Last week a second-hand game arrived for my son’s X-Box360. It did not seem to work. I tried running it on many occasions and only twice did it actually work. That was very frustrating. I think it would have been easier to accept if it had not worked at all, but for it to work twice suggests that it could work, but more often than not it won’t.
I am also having a problem with the speech recognition software that I used to use. When I changed to a new laptop I installed it along with the other programs I used to use on the old laptop (same manufacturer) and for some unknown reason it won’t work. All of the other programs are fine, but this won’t launch. It used to be brilliant, now it isn’t. I have to say that the tech support people at the company that produce this software have been trying extraordinarily hard to find out what is wrong and are still trying – can’t fault the customer service even if I can fault the program. But each time they suggest another fix my hopes rise and I try it with a sense of anticipation, only for those hopes to be dashed (at present).
Last week I watched a TV programme about drug addiction and recovery. One of the saddest things was to hear of someone who had gone into rehab and had given it up. The last thing on the documentary was a note saying that she had just gone back into rehab again. But we don’t know if she has completed it and come out ‘clean’.
It seems to me that one of the most frustrating things in life is intermittence. We love things that are reliable, that always work. We recommend them to our friends and family. We might even blog about them. We are disappointed if things never work properly. But we can cope with it either by returning them for one that does work or by getting a refund under our consumer rights. But when something works intermittently we never know if it is going to work or not. We can’t rely on it. We can’t be sure that it will be working when we need it.
I wonder if this is how Jesus felt about his disciples? When you read the gospels (the four credible ones, not the fragments of something that was written centuries later) you find Jesus showing his disciples what to do, teaching them, encouraging them, and then letting them have a go. Sometimes they were awesome. Sometimes they were awful. Just when it looks like they have ‘got it’ they do or say something that demonstrates that they have lost ‘it’ again.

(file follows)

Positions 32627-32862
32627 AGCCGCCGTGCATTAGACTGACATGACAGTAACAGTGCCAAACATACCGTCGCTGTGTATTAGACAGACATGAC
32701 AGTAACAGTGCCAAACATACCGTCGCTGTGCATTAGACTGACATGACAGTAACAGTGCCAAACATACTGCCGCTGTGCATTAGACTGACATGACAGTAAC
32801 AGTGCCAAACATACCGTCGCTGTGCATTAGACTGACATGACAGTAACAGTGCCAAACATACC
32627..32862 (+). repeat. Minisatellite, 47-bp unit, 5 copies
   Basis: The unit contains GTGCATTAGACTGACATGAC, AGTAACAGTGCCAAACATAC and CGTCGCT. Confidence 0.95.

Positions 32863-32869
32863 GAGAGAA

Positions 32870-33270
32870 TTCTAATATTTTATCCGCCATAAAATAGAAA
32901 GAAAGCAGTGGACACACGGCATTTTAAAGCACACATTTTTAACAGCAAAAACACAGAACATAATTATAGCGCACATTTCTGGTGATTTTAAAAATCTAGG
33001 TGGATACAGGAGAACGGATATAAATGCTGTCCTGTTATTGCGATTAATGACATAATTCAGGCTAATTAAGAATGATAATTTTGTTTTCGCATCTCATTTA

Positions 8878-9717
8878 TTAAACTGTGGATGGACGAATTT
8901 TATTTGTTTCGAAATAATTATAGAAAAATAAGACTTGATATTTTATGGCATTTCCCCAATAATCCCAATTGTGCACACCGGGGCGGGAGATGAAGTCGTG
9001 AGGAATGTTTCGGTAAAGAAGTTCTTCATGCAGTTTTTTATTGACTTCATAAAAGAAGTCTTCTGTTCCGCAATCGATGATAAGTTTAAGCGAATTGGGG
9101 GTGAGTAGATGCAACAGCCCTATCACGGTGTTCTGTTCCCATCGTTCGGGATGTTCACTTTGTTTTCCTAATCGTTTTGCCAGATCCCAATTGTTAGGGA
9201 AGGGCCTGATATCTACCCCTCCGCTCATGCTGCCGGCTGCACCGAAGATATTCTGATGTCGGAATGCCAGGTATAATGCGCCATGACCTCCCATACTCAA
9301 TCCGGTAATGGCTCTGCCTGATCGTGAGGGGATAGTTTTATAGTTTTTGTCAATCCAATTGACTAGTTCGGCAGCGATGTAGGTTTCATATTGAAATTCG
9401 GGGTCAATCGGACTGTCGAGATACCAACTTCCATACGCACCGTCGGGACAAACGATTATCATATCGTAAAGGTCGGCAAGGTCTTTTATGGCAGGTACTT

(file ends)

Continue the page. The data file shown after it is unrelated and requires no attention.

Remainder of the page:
If you are anything like me this is one of the reasons that we can relate so well to the disciples in the gospels. We are like them. Sometimes we are awesome followers of Jesus and sometimes we are awful.
But do not despair. Jesus did not give up on them, and he does not give up on us. Even after they had abandoned him, run for their lives, denied knowing him and even failed to believe that he had been resurrected when others were telling them about it he still forgave, gave fresh starts and gave new roles. That’s grace.
Grace is one of the most powerful forces in the Universe because it sees what we can be rather than what we have been. It does not dwell on the past but anticipates the future in our present.
And the grace of God is consistent. It is not intermittent. Motivated by his love he is always gracious, always forgiving, always generous.
May I be more like that.
Be blessed, be a blessing.
There are three engineers in a car; an electrical engineer, a chemical engineer and a Microsoft engineer.
Suddenly the car just stops by the side of the road, and the three engineers look at each other wondering what could be wrong.
The electrical engineer suggests the electronics of the car be removed down to its parts and then try to trace where a fault might have occurred.
The chemical engineer, not knowing much about cars, suggests that may be the fuel is becoming emulsified and getting blocked somewhere.
Then, the Microsoft engineer, not knowing much about anything, comes up with a suggestion, “Why don’t we close all the windows, get out, get back in, open the windows again? Maybe it’ll work!?”